back to article Arch Linux: In a world of polish, DIY never felt so good

Dig through the annals of Linux journalism and you'll find a surprising amount of coverage of some pretty obscure distros. Flashy new distros like Elementary OS and Solus garner attention for their slick interfaces, and anything shipping with a MATE desktop gets coverage by simple virtue of using MATE. Thanks to television …

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  1. Anonymous Coward
    Anonymous Coward

    The real purists compile from source with no binary blobs allowed.

    Me ?

    I can't be arsed.

  2. Pascal Monett Silver badge

    How odd

    I really see no reason for this article other than to unveil Yet Another Linux Distro.

    Touting the expertise needed as a bonus for a Linux distro ? Since when was that necessary, or even useful ?

    I like Linux, always have. I like the independence, the stability, the solid architecture. But if Linux is only a few percentage points in the desktop market it is because of how hard it is to grasp to the basic Windows user. Some distros are attempting to bridge that difficulty and bring Linux to the forefront of market share, and they are doing a good job of it.

    But please, let's not start panicking. Linux will always have distros that true experts will be the only ones to use, while basic users will have other distros to use. That is the beauty of this OS - there is a version for everyone.

    1. Fihart

      Re: How odd

      Absolutely. To popularise Linux what we don't need is elitist nonsense putting barriers in the way of those trying to flee Windows.

      After several bad experiences (sound not working, video not working etc ) I refused to look at Linux until a friend bullied me into trying Peppermint Linux. It's not perfect but is simple to install and usually stuff, including WiFi, works without having to hunt for drivers.

      For the first time, I have been recommending Linux, if only on netbooks too slow for XP, as it is fine for web browsing and emailing.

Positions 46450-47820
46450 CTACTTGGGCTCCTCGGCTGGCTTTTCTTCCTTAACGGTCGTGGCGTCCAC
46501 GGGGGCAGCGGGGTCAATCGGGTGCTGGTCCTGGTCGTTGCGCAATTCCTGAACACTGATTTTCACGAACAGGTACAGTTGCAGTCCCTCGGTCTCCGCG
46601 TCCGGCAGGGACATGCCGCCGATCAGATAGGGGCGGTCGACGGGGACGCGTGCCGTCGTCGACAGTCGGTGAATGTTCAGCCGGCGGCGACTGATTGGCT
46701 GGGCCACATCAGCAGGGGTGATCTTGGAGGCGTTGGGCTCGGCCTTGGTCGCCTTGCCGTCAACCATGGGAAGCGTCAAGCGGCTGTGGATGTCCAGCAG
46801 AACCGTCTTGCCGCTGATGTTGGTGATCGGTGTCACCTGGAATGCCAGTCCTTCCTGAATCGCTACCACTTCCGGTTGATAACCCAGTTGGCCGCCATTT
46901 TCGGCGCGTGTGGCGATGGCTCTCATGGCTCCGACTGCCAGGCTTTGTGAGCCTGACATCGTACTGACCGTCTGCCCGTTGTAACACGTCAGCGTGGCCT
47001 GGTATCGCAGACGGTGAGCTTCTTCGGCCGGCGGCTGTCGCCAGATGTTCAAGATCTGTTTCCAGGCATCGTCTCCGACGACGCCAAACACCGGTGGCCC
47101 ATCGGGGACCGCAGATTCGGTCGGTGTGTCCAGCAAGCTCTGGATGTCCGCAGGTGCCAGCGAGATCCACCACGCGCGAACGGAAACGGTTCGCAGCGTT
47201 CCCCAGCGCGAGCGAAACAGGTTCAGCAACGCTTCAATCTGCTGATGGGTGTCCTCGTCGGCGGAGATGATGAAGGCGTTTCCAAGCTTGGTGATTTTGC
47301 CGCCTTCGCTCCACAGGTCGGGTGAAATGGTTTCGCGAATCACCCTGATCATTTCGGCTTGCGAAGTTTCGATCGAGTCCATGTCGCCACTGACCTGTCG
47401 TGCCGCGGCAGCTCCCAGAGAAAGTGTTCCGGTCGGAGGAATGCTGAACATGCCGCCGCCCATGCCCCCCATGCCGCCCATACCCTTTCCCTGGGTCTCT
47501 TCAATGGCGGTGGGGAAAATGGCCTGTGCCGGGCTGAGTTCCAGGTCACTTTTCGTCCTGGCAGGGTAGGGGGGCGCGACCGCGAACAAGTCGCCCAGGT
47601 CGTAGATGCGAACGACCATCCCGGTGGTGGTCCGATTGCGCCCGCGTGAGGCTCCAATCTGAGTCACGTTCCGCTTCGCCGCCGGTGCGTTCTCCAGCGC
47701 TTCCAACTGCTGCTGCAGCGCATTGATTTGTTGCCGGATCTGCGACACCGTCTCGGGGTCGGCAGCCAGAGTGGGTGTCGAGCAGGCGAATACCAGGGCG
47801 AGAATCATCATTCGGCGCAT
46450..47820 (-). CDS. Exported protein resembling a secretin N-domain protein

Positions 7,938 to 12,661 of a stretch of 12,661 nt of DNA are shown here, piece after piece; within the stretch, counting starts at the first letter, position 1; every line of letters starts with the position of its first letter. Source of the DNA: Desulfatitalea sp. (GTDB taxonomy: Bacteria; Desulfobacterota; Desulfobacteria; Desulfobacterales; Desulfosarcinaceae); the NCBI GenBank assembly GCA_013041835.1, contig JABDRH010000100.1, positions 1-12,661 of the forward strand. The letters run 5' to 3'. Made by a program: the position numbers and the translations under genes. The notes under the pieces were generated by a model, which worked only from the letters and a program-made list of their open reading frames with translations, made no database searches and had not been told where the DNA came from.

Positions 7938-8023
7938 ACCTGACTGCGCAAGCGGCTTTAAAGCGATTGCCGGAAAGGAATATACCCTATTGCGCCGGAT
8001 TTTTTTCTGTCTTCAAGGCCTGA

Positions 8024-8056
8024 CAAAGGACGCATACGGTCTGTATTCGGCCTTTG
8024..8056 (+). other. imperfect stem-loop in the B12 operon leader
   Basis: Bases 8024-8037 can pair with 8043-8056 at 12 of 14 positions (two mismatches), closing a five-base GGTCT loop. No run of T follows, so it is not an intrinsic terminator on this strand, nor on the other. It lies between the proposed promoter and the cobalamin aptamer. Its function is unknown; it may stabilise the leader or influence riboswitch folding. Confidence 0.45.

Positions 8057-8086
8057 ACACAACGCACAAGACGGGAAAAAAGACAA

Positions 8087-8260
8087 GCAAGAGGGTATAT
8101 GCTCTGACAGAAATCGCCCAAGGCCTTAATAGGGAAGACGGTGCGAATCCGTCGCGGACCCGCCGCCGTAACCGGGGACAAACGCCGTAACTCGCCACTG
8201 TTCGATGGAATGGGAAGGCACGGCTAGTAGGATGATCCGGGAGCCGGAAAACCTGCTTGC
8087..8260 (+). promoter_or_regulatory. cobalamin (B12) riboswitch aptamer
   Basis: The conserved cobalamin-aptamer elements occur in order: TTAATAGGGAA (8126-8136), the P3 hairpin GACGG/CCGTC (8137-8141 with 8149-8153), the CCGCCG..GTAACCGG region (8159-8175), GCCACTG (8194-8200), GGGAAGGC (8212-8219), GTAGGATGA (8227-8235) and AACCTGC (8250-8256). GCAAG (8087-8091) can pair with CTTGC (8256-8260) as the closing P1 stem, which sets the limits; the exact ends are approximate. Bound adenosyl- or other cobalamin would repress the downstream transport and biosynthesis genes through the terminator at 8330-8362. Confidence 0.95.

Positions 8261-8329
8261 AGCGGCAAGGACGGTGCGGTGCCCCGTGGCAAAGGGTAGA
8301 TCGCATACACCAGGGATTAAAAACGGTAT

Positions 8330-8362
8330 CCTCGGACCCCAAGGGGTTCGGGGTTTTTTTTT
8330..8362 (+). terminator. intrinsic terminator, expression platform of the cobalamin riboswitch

1. nijam

        Re: How odd

        Yes, knowing what you're doing should always be described as "elitist nonsense". Especially in our field of endeavour.

        1. Fihart

          Re: How odd

          I first bought a PC in 1985 with no serious previous exposure to IT. MSDOS was a challenge -- installing a printer was nerd-central -- but I guess I enjoyed the novelty.

          These days installing an OS should not involve learning command-line stuff. Though I wouldn't deny the utility of being able to tinker under the hood, it should be an option -- not an obstacle to getting started.

          1. Maventi

            Re: How odd

            "These days installing an OS should not involve learning command-line stuff. Though I wouldn't deny the utility of being able to tinker under the hood, it should be an option -- not an obstacle to getting started."

            For most operating systems (including most mainstream Linux distros) using CLI isn't a requirement at all for installation.

            There are also a few around that it is, and rightly so as they are aimed at expert users. That's the target audience for this article.

          2. ecofeco Silver badge

            Re: How odd

            I first bought a PC in 1985 with no serious previous exposure to IT. MSDOS was a challenge -- installing a printer was nerd-central -- but I guess I enjoyed the novelty.

            These days installing an OS should not involve learning command-line stuff. Though I wouldn't deny the utility of being able to tinker under the hood, it should be an option -- not an obstacle to getting started.

            Same here. Early 80s PC exposure, late 80s home PC builder and I do NOT miss those days. The learning experience was priceless, but the pain was just as memorable.

            That said, I had no idea that there was a shortage of DIY, bare bones Linux images. No snark intended. This is good in that there are still choices for those who are ready to get down and dirty.

    2. AndyS

      Re: How odd

      > I really see no reason for this article other than to unveil Yet Another Linux Distro.

      The point of the article was very clearly laid out - considering it's an old, and fairly well known, linux distro, it is perhaps surprising that there are very few reviews of it.

      The conclusion is that this is logical, because there is really nothing to review.

      It's actually quite an interesting situation. I suppose the automotive equivalent is trying to review a home-built car in the same way as a Ford Focus or BMW 318. It's just... not really possible, as you can build it out of whatever you want. So the only noteworthy thing is the tool kit which is supplied, which the article talks about (the rolling update philosophy, the lack of patches, and the involved install process).

    3. Anonymous Coward
      IT Angle